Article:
While most starting out in the nonprofit community are aware what 501(c)(3) means, many are unaware that there are different classifications, or types, of 501(c)(3) nonprofits. Specifically, there are two main 501(c)(3) nonprofit types: public charity or private foundation, each of which with their own subclassifications. In practice, the classification and subclassification of a 501(c)(3) is known as its “foundation status.”
Determining the foundation status of an organization is important because the type of a 501(c)(3) nonprofit dictates what a nonprofit can do, cannot do and must do. In general, being classified as a private foundation is less tax advantageous than being classified as a public charity. The purpose of this blog post is to provide an overview of the different foundation statuses available to a nonprofit.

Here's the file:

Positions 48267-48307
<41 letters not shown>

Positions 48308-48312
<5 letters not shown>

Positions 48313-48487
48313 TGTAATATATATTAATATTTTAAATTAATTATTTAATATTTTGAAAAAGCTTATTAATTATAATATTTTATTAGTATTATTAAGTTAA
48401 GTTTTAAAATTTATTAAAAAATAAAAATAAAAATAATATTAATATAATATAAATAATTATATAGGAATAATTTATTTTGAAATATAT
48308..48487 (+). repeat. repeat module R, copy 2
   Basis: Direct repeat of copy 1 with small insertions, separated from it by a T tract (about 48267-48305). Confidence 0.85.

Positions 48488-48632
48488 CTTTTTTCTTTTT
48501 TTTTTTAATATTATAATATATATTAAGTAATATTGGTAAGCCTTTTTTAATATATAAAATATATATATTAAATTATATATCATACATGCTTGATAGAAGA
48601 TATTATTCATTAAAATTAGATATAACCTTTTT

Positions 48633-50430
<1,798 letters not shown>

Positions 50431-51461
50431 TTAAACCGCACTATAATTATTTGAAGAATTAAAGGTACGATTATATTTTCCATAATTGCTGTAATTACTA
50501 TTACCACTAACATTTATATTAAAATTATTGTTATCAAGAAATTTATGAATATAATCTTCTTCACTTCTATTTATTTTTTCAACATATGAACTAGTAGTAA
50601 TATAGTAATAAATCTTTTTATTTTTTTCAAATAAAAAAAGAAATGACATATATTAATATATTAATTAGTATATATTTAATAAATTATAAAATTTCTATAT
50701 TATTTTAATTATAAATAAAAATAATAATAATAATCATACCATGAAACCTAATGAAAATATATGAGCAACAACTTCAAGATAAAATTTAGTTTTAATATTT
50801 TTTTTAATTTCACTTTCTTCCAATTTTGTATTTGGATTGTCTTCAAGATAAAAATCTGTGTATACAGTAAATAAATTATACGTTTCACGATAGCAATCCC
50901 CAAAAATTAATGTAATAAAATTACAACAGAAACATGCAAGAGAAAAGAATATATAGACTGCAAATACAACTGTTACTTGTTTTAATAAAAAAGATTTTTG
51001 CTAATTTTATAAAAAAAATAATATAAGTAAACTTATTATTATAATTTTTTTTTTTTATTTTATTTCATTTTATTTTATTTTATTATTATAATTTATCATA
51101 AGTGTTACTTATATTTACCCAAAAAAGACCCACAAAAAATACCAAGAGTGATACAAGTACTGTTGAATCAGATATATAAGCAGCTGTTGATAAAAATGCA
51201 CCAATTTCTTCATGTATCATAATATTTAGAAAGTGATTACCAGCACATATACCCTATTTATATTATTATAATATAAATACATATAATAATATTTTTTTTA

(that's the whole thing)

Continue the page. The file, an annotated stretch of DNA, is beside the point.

A breakdown of 501(c)(3) nonprofit types is as follows:
- PUBLIC CHARITIES
- Per Se and Donation Based Publicly Supported Nonprofits
- Publicly Supported Revenue Based Nonprofits
- Supporting Organizations
- Testing for Public Safety Organizations
- PRIVATE FOUNDATIONS
In order for a 501(c)(3) nonprofit to be classified as a “public charity,” it needs to be an organization described in Section 509(a)(1), (2), (3) or (4) of the Internal Revenue Code. These correspond, respectively, to the four main sub-types of 501(c)(3) nonprofit: per se and donation based publicly supported nonprofits, publicly supported revenue based nonprofits, supporting organizations, and testing for public safety organizations.
509(a)(1) Public Charities: Per Se and Donation Based Publicly Supported Nonprofits